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The company will not see financial benefits from the endeavor until the late 2020s

Central Japan Railway, better known as JR Tokai, recently announced it will fund a major $45 billion magnetic levitation (Maglev) railway system between Tokyo and Chukyo.  Even though the announcement is further commitment to the developing technology by JR Tokai, it caused a 9 percent drop in the company's stock on the Japanese financial market on Tuesday.

Maglev trains will slowly phase out the famous Shinkansen "bullet" trains, while also keeping people from flying a lot of the same distances Maglev routes will cover.  The trains operate above the ground using an electromagnetic pull that accelerates the train's speed by reducing friction between the train and track.

Japan remains dedicated towards a fully functional Maglev rail service in the country by 2025.  Japan, China and Germany are at the forefront of Maglev technology, with Shanghai being the only city that has a fully operational line.  It is likely a second route will be constructed between Nagoya and Osaka, though Tokyo and Nagoya remains the most important goal.
JR Tokai currently owns the the speed record for a Maglev train after a three-car test run in 2003 reached 581 KPH (361 MPH).

As current generations of trains expire, and countries look towards future railway technologies for transportation, some people believe Maglevs will begin to expand to other nations.

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By darkpaw on 12/26/2007 4:27:41 PM , Rating: 2
Be careful what you wish for, you might end up like Phoenix. Tons of money and they are just working on the first phase of their train to no where. Since the cities weren't designed with rail in mind, it takes tons of money for very, very small lines. I was dumb enough to vote for that project when it was put on the ballot back in 98 (was a stupid teenager then). They still haven't actually finished any of it, and the initial phase goes pretty much no where useful after tearing up the city for years doing construction. I'd really be surprised if they have much in the way of riders when it does open.

When I lived in Phoenix I had a drive commute of 32 miles each way. It took me between 30-60 minutes depending on traffic. I now live in DC and make use of their heavily developed mass-transit system every day. It takes me minimum of 45 minutes to get to work though, which is sad since its only 6 MILES.

Even in DC, which has a very heavy transit/rail bent they can't get any new projects done. The proposed line out to Dulles will cost many factors more then it should for the people that will make use of it. When the gov't tells you the project is far too costly thats really a bad sign.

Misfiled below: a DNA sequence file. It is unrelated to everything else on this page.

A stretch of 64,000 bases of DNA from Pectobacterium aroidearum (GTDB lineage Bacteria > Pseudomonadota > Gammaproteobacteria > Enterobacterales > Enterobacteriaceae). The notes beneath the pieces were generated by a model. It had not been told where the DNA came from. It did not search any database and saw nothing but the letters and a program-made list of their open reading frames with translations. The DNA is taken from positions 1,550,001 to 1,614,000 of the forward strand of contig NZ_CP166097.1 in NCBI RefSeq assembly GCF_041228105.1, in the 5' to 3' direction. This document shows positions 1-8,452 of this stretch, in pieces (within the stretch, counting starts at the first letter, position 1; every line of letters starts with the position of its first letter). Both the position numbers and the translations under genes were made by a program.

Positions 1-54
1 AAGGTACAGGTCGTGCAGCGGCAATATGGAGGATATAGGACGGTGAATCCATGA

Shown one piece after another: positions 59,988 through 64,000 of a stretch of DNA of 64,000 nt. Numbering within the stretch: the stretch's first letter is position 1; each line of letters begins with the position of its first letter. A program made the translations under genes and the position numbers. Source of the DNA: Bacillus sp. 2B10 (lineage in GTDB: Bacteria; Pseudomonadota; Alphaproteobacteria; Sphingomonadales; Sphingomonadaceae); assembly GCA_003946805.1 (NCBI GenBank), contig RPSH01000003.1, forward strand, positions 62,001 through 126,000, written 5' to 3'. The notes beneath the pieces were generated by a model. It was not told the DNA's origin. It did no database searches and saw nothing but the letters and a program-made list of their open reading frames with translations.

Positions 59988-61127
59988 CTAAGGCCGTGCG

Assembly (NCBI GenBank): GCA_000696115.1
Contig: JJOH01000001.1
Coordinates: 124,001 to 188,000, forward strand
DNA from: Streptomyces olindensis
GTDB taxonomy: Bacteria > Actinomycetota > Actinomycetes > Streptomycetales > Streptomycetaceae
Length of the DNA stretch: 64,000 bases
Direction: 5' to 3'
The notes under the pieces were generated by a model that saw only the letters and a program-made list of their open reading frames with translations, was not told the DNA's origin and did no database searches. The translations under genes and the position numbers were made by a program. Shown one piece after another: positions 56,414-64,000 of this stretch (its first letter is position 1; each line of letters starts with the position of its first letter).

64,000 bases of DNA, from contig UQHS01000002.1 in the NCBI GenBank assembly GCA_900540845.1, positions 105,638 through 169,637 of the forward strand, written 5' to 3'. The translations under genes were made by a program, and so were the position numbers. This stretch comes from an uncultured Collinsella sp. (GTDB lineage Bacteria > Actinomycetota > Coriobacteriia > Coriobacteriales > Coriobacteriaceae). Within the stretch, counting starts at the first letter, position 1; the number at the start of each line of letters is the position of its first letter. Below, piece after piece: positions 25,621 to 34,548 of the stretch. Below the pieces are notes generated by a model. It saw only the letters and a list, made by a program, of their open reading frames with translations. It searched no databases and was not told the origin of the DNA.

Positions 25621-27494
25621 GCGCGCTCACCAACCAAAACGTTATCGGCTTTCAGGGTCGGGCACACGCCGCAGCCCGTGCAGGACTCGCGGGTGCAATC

Personally, I'd love a super high speed rail line like these to someplace out of the main city like Fredricksburg or Richmond. I don't think it'll happen any time soon though, and if it does it'll be way over priced.

By bpurkapi on 12/26/2007 4:41:29 PM , Rating: 2
Rail only works in dense places. Rail almost never works in the west of America because our cities sprawl forever. Japan, Germany are ideal places for rail, not the US. The distance between major cities in Germany is not nearly as great as the distance between american cities. Plus there is little infrastructure for pedestrians to take advantage of. If you take the train you get off and then what? Our public transit also suffers because of sprawl as well. When people talk of trains to nowhere its because Best Buy, Sears and Safeway are the destinations and they all are designed around the car. Rail won't work until our cities are completely redesigned. Im from Portland, OR by the way and we have a large light rail street car system, and it still has its problems even though portland is a bit denser than the average western US city.

By creathir on 12/26/2007 7:48:46 PM , Rating: 2
Actually, rail works fine in suburban type of places. Chicago (the midWEST) has one of the most effective commuter systems in the world. Granted, the trains go to a CBD (central business district) which is quite dense, but the concepts still work. Places like LA, Seattle, San Diego, San Fransisco, and Pheonix all have distinct CBDs. Almost all major cities do.

- Creathir

By afkrotch on 12/27/2007 1:08:38 PM , Rating: 2
The city needs to either be densely packed or the trains needs to be augmented with a bus system also. That or do like in Tokyo and have the train stop every like 10 blocks.

Majority of cities within the Tokyo region feels built around the trains. Everything is located around the train station. All well within walking distance. If not within walking distance, it wasn't a problem as the buses and taxi cabs were usually just outside the station.

S.Korea does the same thing, so does Britain. Just that their public transportation isn't as all encompassing as Japan. That's mainly due to costs. Japan just keeps running them, but have long wait times before it runs. Like the train from Tachikawa to Fussa is pretty empty after 7pm. So the train will sit at Tachikawa station for like an hour before making it's run. It has the long wait to gather as many ppl as possible. I usually would use that break to grab some food in the udon shop, have a smoke, and mill around the AM/PM on the platform. Other times I'd surf the web on my PSP, if I happen to be going to Akiba that day.

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